Wow. Where has August gone? Even though it’s still in the 90’s in Tennessee, summer is over. I watch the big, yellow school bus pick kids up on the corner in the morning. My dog barks every day at 3 PM when they’re dropped off. I swear, I even see some trees start to lose their leaves.
This was a special month because my husband, son and I took a week to road trip around Lake Erie. We were invited to see my friend and mentor get married. It was doubly special because one of my best friends from college was going to be there too.
The wedding was just north of Niagra Falls, on Lake Ontario. We decided to drive north through Louisville, Kentucky and cross the border into Canada from Detroit, Michigan. From there we headed East, attended the wedding (which was lovely), and drove South to Niagra Falls. Niagra Falls is the second natural wonder I’ve seen. If you haven’t been you need too. It’s one thing to see the Horseshoe Falls on a postcard but in person, it’s another story.
The mist from the falls hit our car before we could even see them. We walked along the Niagra River and watched as it turned from a peaceful stream into the roaring of water pounding into the basin below. We watched the Maid of the Mist inch closer and closer to the waterfalls, stopping just short of being submerged.
Awestruck, we continued our road trip around Lake Erie. We drove through New York, Pennsylvania, and Ohio. Finally, we made it back to Tennessee. Our journey complete, it was time to get back to work.
The Vacation ROI
In my International Business Class in college, I learned that Americans are one of the most productive people. We live to work and hardly take vacation. When I worked on international projects, I remember grumbling to my fellow North American’s how the Europeans got the whole month of August off for “holiday” and we didn’t. Even if you don’t get a month off each summer – take your vacation! Here’s why:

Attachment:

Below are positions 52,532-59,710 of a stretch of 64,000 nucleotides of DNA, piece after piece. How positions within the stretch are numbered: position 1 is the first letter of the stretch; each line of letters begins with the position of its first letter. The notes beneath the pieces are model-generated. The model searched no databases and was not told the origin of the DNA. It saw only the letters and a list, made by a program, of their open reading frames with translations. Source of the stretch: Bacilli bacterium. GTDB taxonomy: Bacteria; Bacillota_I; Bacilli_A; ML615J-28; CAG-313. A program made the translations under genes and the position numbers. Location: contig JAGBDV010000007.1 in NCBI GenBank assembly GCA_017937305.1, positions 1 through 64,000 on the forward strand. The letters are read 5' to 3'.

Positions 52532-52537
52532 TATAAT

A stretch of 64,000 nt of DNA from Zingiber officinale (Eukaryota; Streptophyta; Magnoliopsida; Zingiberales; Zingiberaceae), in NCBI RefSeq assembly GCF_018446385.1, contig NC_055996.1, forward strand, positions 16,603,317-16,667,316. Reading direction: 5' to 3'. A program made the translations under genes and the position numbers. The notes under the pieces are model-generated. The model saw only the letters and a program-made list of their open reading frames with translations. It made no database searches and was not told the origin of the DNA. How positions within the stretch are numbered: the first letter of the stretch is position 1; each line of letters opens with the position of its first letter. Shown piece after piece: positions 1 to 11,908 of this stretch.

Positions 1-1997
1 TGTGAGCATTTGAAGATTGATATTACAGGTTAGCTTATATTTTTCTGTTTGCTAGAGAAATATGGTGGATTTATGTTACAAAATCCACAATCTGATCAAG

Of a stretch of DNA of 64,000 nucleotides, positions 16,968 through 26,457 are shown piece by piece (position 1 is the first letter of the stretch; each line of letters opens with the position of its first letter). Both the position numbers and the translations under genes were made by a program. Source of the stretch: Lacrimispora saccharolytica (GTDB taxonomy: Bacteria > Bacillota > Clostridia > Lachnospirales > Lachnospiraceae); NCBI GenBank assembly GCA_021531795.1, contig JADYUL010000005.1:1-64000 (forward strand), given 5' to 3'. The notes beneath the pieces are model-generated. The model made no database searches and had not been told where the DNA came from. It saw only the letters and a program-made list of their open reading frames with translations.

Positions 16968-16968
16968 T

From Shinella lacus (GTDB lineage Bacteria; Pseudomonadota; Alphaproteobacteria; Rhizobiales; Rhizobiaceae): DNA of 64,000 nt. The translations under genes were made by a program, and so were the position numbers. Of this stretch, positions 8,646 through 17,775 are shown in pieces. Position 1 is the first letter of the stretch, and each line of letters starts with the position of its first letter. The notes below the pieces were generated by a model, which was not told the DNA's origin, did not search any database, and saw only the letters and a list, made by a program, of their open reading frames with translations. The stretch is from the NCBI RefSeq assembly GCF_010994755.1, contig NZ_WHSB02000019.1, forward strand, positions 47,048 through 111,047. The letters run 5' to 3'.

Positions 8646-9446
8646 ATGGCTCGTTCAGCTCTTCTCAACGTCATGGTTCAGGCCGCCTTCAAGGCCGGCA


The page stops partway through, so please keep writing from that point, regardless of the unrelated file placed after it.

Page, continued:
It’s a time to reset. Like taking a walk during lunch break, we reset our brains and come back refreshed. We’re better able to tackle our jobs and solve problems. Disconnect from work email and even social media during vacation to reduce as many stress factors as possible. Better yet, leave your phone behind during dinner or a day at the beach. Studies show that just seeing our phones increases our cortisol levels.
Rediscover what’s important to you. What you do with your time off should be what’s important to you. Our road trip was connecting with as many friends and family as we could fit in. Since we are a military family, it’s not very often we can visit so many people at once. A week-long road trip may sound like torture to some, but for my husband, son and I, it was treasured time together.
Use vacation like a mini-sabbatical. Use PTO as a mini-sabbatical to upgrade a personal skill or learn something new. During my maternity leave, I took a memoir writing class. The class wasn’t something that directly related to my job but it was something I thought about doing for a long time. I’m glad I took the time to do it.